abnormal production of breast milk in men and women
loss of menstrual periods
feeling anxious.
Not known (frequency cannot be estimated from the available data)
breast enlargement in men
difficulty in getting or keeping an erection (impotence)
reduced sexual desire in women
difficulty sleeping (insomnia)
feeling agitated
being more sensitive to the sun than usual
stuffy nose
skin rashes
tiredness, low mood.
In elderly people with dementia, a small increase in the number of deaths has been reported for patients taking antipsychotics compared with
those not receiving antipsychotics.
Withdrawal effects: If this medicine is stopped suddenly nausea, vomiting and difficulty sleeping (insomnia), tremor (shaking), jerky body
movements and the inability to control movements of the hands and body can occur.
If any of the side effects get serious, or if you notice any side effects not mentioned in this leaflet, please tell your doctor or pharmacist.
Reporting of side effects
If you get any side effects, talk to your doctor, pharmacist or nurse. This includes any possible side effects not listed in this leaflet. You can
also report side effects directly via the Yellow Card Scheme at:
By reporting side effects you can help provide more information on the safety of this medicine.

5. How to store Chlorpromazine Tablets
Do not store above 25°C.Store in a dry place, protect from light. Keep the container tightly closed. Keep this medicine out of the sight and reach
of children. Do not use this medicine after the expiry date which is stated on the carton and blister after EXP. The expiry date refers to the last
day of that month. . Do not throw away any medicines via wastewater or household waste. Ask your pharmacist how to throw away medicines you
no longer use. These measures will help protect the environment.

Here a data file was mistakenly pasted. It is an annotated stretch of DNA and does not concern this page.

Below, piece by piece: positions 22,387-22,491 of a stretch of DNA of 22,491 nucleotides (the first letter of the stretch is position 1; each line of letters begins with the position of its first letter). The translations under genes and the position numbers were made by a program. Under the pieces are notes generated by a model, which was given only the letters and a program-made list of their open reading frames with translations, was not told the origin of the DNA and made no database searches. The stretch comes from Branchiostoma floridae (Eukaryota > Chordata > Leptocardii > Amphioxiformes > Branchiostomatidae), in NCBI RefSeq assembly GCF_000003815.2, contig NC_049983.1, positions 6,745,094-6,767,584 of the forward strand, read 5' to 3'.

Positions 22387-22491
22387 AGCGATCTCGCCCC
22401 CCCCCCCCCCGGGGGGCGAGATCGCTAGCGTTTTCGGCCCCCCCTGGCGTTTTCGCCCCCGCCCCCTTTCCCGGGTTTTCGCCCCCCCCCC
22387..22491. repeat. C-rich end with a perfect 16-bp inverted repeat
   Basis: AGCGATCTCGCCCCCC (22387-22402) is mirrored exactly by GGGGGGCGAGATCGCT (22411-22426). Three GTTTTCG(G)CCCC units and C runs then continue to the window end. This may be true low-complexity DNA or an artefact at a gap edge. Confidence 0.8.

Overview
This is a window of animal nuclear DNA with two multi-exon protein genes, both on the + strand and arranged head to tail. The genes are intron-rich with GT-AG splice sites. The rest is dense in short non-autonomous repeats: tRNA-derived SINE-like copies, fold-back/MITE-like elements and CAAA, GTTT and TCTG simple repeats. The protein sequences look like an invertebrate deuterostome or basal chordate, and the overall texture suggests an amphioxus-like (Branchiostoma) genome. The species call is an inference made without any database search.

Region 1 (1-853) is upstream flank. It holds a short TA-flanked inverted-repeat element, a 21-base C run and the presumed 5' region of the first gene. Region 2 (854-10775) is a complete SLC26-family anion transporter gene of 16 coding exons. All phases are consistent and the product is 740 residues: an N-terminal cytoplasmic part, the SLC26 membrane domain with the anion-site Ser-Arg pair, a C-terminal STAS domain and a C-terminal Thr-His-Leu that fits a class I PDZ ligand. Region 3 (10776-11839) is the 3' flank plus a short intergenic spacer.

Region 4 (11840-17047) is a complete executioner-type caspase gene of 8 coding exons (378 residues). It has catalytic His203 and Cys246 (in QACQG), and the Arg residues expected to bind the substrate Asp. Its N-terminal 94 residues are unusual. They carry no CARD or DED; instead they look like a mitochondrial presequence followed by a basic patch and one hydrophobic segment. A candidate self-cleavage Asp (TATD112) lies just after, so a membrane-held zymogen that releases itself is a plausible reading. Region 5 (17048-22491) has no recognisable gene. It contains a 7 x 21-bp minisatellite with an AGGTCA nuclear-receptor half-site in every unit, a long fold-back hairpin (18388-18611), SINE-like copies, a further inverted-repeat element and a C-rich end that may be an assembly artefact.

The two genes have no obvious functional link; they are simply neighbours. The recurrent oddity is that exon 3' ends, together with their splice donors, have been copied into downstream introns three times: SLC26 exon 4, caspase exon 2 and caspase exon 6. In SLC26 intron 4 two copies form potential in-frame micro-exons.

6. Contents of the pack and other information
What Chlorpromazine Tablets contain
The active ingredient (which makes the tablets work) is chlorpromazine hydrochloride. The tablets also contain lactose, maize starch, povidone,
sodium starch glycollate, colloidal anhydrous silica, magnesium stearate, hypromellose, purified water, ethylcellulose, diethylphthalate and
titanium dioxide (E171).
What Chlorpromazine Tablets look like and contents of the pack
The tablets are round, white, and film coated. The 25mg tablets are marked with CPZ25. The 50mg tablets are marked with CPZ50. The 100mg
tablets are marked with CPZ100. Available pack sizes are 28, 30, 50, 56, 60, 84, 100, 250, 500 and 1,000 tablets. Not all pack sizes may be
Marketing authorisation holder and manufacturer
Dr. Reddy’s Laboratories (UK) Ltd., 6 Riverview Road, Beverley,
HU17 0LD, UK.
Leaflet revised 03/2016© Dr. Reddy’s Laboratories (UK) Ltd

Chlorpromazine 25mg Tablets PL08553/0074
Chlorpromazine 50mg Tablets PL08553/0075
Chlorpromazine 100mg tablets PL08553/0076

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Further information

Always consult your healthcare provider to ensure the information displayed on this page applies to your personal circumstances.